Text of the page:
His house was covered with insulting graffiti. One night two of his neighbors stopped his car and started beating it with baseball bats before he could drive away. People called him a traitor to the Bosniak cause when he walked down the street.
Finally, his 20-old daughter and her cousin, 16, were attacked and beaten while walking on the street.
He complained to Travnik police, but no one was ever arrested or questioned.
“From the moment I decided to go to The Hague I’ve been living in fear,” said Ahmić, who still lives in Ahmići. “But I had to tell the truth.”
For another Hague witness, her neighbors were not the only problem.
The witness was scheduled to testify about murder and torture she witnessed in her town allegedly committed by Mitar Vasiljević in 1992. Vasiljević was charged and convicted of robbery and murder of civilians in Višegrad.
But the town police took her into custody for 48 hours before she left to testify.
“They threatened me and tried to force me to sign a disavowal claiming that I had seen none of the things I was going to testify about,” said the 52-year-old woman, who is not being identified here because of her status as a protected witness.
The witness never came back to Višegrad after the war because too many of the people whose atrocities she testified about were still walking around free.
“The protection of the Hague witnesses doesn’t work,” she said. “In the end you are left to your own devices.”
Witnesses who have appeared in lesser war crimes cases, which have been tried in local BiH courts while the international tribunal has been trying major cases, have faced the same threats but without the Hague protections, such as relocation.
Despite telephone threats the night before, A.P., the 50-year-old witness in the Como case, which is still being tried in Zenica, didn’t even get an escort on the drive to court in Zenica in 2002.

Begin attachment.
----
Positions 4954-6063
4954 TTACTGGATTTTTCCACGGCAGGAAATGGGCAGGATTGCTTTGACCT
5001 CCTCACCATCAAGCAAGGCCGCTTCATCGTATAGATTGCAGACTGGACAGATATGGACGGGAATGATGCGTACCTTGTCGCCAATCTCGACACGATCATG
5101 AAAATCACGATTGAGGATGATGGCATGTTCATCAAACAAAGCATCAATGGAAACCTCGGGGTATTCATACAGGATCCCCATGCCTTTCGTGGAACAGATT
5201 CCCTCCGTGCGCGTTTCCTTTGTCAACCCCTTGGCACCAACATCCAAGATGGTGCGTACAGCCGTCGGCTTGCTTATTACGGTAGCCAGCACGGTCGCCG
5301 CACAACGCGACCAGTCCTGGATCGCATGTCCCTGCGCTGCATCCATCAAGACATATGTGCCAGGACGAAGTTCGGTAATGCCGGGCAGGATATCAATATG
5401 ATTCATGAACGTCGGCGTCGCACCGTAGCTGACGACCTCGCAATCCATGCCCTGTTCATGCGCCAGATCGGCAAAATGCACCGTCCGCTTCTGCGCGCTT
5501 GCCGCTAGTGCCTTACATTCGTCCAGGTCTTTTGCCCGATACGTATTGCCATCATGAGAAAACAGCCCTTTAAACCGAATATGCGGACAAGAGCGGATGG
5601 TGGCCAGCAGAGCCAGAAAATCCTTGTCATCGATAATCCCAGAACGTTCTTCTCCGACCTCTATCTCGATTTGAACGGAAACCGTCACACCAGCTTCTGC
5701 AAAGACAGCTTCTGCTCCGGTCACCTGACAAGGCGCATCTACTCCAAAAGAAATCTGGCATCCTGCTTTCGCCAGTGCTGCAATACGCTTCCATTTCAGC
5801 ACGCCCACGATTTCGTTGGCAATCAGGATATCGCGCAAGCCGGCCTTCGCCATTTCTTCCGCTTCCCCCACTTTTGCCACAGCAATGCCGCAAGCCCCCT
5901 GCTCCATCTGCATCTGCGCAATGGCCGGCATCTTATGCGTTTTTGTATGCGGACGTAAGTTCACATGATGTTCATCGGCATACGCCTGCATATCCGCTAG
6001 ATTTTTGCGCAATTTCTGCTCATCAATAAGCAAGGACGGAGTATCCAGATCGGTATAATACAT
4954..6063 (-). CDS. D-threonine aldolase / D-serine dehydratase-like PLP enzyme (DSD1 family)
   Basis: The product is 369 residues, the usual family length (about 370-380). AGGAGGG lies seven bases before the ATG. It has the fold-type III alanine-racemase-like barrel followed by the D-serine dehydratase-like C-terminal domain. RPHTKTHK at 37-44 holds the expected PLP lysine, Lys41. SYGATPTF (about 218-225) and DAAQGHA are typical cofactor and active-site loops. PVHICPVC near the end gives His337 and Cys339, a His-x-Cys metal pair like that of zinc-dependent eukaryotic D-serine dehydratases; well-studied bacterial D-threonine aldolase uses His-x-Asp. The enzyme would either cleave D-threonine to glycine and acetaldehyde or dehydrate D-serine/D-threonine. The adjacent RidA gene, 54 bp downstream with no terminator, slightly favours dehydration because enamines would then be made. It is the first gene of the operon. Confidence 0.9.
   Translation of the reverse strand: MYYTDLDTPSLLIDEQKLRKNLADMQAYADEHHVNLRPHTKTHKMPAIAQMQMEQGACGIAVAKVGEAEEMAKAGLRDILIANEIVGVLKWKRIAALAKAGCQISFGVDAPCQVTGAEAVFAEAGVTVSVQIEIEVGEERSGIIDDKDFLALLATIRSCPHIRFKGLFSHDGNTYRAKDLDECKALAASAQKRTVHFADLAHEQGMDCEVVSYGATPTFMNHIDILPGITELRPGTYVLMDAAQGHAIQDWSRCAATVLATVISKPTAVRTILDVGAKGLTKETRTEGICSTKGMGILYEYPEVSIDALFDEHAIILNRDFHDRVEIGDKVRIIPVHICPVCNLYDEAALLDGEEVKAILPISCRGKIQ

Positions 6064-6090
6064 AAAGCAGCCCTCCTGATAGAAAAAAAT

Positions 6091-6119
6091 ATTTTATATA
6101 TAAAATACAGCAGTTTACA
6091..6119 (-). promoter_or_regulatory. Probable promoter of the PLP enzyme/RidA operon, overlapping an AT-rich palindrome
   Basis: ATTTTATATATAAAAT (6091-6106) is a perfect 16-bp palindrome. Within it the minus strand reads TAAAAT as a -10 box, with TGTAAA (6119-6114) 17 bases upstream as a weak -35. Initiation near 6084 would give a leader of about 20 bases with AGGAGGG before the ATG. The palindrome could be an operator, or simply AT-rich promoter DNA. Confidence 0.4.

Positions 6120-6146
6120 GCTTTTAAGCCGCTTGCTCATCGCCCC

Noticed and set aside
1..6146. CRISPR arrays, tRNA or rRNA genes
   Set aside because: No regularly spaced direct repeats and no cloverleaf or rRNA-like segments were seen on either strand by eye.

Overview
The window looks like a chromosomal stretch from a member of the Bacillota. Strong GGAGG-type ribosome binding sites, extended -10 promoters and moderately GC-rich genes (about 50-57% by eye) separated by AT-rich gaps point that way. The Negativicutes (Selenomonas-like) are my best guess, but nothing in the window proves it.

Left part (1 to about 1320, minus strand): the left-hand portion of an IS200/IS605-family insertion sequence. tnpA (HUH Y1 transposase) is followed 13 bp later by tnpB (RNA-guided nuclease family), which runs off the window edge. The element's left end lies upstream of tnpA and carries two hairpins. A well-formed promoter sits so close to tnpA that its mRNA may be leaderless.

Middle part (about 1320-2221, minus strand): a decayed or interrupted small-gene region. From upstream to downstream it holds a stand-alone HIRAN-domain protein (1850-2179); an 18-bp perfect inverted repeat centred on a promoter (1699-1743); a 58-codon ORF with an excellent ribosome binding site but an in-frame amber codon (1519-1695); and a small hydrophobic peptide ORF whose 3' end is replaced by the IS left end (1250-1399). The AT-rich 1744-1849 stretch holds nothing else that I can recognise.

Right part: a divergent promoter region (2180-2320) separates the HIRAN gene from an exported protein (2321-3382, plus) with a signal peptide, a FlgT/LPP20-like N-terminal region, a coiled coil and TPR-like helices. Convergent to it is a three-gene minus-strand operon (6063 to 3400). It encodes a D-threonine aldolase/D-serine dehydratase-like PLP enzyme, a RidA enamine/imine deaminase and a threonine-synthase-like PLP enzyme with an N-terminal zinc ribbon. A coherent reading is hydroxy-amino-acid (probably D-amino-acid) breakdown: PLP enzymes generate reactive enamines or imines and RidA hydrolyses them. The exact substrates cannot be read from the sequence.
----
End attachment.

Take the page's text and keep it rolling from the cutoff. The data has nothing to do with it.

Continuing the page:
Police did walk A.P. from the entrance of the courthouse into the courtroom. There, the witness came across the defendant’s brother and friend.
“At that moment I asked myself what kind of a protected witness was I,” A.P. said. They knew him and they knew why he was there.
Even if they hadn’t, the judge read A.P.’s full name and the name of his town in court.
For an hour on the stand, A.P. described events in the prison camp in Kreševo where he had been imprisoned during the war. He testified about the abduction of Bosniak civilians who were later found dead.
At the end of his testimony, he told himself, “I am never again going to be a protected witness.”
The new state War Crimes Chamber will have many of The Hague’s protection measures, which are missing in lower courts.
State Court officials said among the improvements will be witness cubicles with darkened glass and a separate entrance for witnesses so their identity can be protected from the public. Each courtroom also has equipment to scramble voices and to allow testimony from a remote location.
The State Court Registrar’s Office also has a new department for witness security with a budget of about half million euros for two years of operation.
The department’s five employees will give witnesses psychological, organizational and logistical support. They will find safe housing and transport for frightened witnesses coming from other towns, baby-sit children and watch out for families while the witness is testifying.
Under BiH’s law, the State Investigation and Protection Agency (SIPA), is in charge of protecting witnesses before, during and after trial in BiH.
In interviews with the presidents of all ten FBiH cantonal and five RS district courts, and the Brčko court, CIN reporters were told that none of them, except for Brčko and Livno, had any means to protect witnesses in potential war crimes cases.
Bogdanka Davić Jovičić, president of the East Sarajevo district court, said she has petitioned the RS Ministry of Justice for money to build a new court to replace the current court located in an old prison. She has also asked the High Judicial and Prosecutorial Council (HJPC) and the RS government for help hiring more judges and getting a bigger budget, all to no avail.
Jovičić, herself, has received telephone threats and in April, she asked for court police protection. She has “no idea,” she said, how her court could offer even minimum protection to witnesses.
The presidents of other cantonal and district courts also are unclear how they will provide a safe environment for witnesses testifying about atrocities.
If he has to insure the safety of dozens of war crimes witnesses, Bihać judge Reuf Kapić said he doesn’t know how he will do it.
Bijeljina judge Radomir Aleksić said the only protection his court could offer was to let witnesses write out testimony to be read to the judges’ panel instead of appearing in court.